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Near the top of the Washington Football Team’s offseason to-do list was to add speed and talent at wide receiver to create more problems for the opposing defense. Last year, it had a budding star in Terry McLaurin, but the rotating cast around him showed promise at times and inconsistency at others.
McLaurin needed a complement. But Washington might have done even better.
“I think we went out and got a few complements to Terry,” Coach Ron Rivera said in May. “I think that group can be very dynamic for us.”
Through free agency and the draft, Washington rebuilt its receivers room to create a dynamic mix of talent. It signed Curtis Samuel, a receiver/running back hybrid with 4.31-second speed in the 40-yard dash; added Adam Humphries, a seventh-year wideout who has played primarily in the slot; drafted Dyami Brown, a vertical threat out of North Carolina, in the third round; and selected Dax Milne, the top target for No. 2 overall pick Zach Wilson at BYU, in the seventh.
Washington also signed DeAndre Carter, a veteran who doubles as a returner, and welcomed back Kelvin Harmon from an ACL injury that sidelined him in 2020. And it still has several of its young players from last season, including Cam Sims, Steven Sims Jr., Isaiah Wright and Antonio Gandy-Golden.
“We have every skill set. There’s not something that’s lacking,” wide receivers coach Drew Terrell said Monday. “We have real vertical threats, we have guys that can play inside, guys that can play outside, guys that can move around and do different things, play multiple positions.”
Washington’s offense hasn’t been explosive in years. This season could be different.
Samuel, who was McLaurin’s first roommate at Ohio State, played for Rivera with Carolina and reminded the coach of what he was missing in Washington when the teams met last season. He recorded a career-best 158 scrimmage yards at FedEx Field in December, creating big plays from the backfield, the slot and out wide as Carolina’s Swiss Army knife.
“If he’s an outside player, playing the X or Z, you can account for him here, but when he is in the slot, it’s a whole other thing depending on if you like their matchup,” Rivera said as he explained the thought process in scouting Samuel. “Is the nickel capable of covering more if he’s in the slot, or is that a linebacker over him? Now he motions across the formation. Now we have to be ready for a jet sweep or be ready for some sort of pulling, trap or helping inside because Curtis has the ability to run inside as well. There are a lot of variables that come into trying to scout a multi-positional player like Curtis Samuel.”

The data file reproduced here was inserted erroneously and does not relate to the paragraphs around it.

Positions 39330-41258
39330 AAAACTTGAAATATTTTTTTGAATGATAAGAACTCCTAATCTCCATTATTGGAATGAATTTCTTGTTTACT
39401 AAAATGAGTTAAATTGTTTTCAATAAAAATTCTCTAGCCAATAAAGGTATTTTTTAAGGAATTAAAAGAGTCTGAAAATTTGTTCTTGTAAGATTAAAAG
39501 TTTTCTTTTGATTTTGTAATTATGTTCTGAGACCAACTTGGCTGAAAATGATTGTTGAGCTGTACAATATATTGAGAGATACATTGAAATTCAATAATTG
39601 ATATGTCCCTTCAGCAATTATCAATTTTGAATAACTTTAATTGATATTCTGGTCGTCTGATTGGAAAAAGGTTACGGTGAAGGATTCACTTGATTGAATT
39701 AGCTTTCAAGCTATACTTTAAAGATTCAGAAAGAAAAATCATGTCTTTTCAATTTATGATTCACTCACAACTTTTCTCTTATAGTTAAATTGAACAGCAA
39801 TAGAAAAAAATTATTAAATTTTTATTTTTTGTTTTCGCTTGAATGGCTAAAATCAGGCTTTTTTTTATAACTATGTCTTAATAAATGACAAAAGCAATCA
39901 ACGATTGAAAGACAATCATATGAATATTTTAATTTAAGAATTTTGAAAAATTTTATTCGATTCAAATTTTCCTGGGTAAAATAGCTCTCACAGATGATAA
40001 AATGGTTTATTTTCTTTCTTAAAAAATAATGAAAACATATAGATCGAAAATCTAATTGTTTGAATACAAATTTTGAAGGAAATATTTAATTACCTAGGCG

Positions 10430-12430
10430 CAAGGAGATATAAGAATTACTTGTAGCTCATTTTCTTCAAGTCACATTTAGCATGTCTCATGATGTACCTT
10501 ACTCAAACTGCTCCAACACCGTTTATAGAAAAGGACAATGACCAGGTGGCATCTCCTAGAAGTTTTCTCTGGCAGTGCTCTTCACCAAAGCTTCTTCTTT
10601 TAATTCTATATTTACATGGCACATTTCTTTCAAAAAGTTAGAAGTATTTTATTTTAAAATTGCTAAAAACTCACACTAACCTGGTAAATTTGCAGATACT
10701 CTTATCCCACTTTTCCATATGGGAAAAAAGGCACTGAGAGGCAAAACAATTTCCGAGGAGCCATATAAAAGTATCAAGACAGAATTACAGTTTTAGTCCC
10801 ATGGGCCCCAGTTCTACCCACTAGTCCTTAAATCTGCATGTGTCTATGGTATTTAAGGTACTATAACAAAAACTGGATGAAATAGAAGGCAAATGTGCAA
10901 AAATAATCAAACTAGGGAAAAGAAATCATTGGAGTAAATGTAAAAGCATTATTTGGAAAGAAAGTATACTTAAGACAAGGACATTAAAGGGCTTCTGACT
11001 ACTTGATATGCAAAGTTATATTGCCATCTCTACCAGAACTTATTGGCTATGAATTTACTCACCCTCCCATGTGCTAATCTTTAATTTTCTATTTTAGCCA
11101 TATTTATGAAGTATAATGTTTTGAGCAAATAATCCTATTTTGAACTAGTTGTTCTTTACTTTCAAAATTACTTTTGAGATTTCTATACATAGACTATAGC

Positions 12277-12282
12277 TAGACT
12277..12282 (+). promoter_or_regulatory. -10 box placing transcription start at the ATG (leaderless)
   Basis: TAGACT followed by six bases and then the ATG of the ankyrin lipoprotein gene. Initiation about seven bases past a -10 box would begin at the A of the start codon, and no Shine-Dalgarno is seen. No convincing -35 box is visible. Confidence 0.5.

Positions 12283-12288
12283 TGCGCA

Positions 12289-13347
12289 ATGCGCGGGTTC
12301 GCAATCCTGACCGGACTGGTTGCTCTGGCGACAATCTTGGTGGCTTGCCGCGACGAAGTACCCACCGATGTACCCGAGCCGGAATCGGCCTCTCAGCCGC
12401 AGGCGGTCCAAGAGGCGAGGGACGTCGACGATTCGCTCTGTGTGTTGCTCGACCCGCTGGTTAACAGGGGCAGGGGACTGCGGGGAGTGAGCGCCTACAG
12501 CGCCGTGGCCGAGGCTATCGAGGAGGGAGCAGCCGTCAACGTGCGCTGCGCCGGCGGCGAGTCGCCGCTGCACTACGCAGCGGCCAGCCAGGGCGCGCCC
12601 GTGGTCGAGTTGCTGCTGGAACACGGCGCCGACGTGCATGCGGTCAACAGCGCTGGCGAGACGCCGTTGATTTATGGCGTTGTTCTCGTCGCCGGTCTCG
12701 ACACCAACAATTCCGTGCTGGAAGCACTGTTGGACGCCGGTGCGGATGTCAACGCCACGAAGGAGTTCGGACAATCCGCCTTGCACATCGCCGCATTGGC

Coordinator Scott Turner’s offense values versatility, and Washington already had multiple players with dual skill sets, including receivers-turned-running backs J.D. McKissic and Antonio Gibson and quarterback-turned-tight end Logan Thomas.
Washington discovered another versatile option in Cam Sims, who became the “glue to the group,” as Terrell said, by playing all three receiver positions — in addition to contributing to all four special teams units. Adding Samuel, as well as Humphries and Brown, has the potential to create an even bigger burden on opposing defenses.
“What it does is stretch the field,” Turner said. “What we did last year was play well sideline to sideline as far as horizontally stretching the field, getting completions that way, moving guys to open up holes for the run game and that type of thing. Now, if you can stretch the field vertically, it opens up the intermediate passing game, the short passing game. Instead of catching it and getting tackled for a seven-yard gain, Antonio Gandy-Golden Jersey Ebay, maybe it’s a 12-yard gain. Those things add up. If the defense is worried about the downfield passing, it opens up the run.
“It just all complements each other.”
It also creates more chances for big plays. Last year, Washington had only 94 explosive plays — receptions of 12-plus yards and rushes of 16-plus yards — to tie for the third fewest in the NFL, according to Sportradar. McLaurin accounted for nearly 28 percent of those.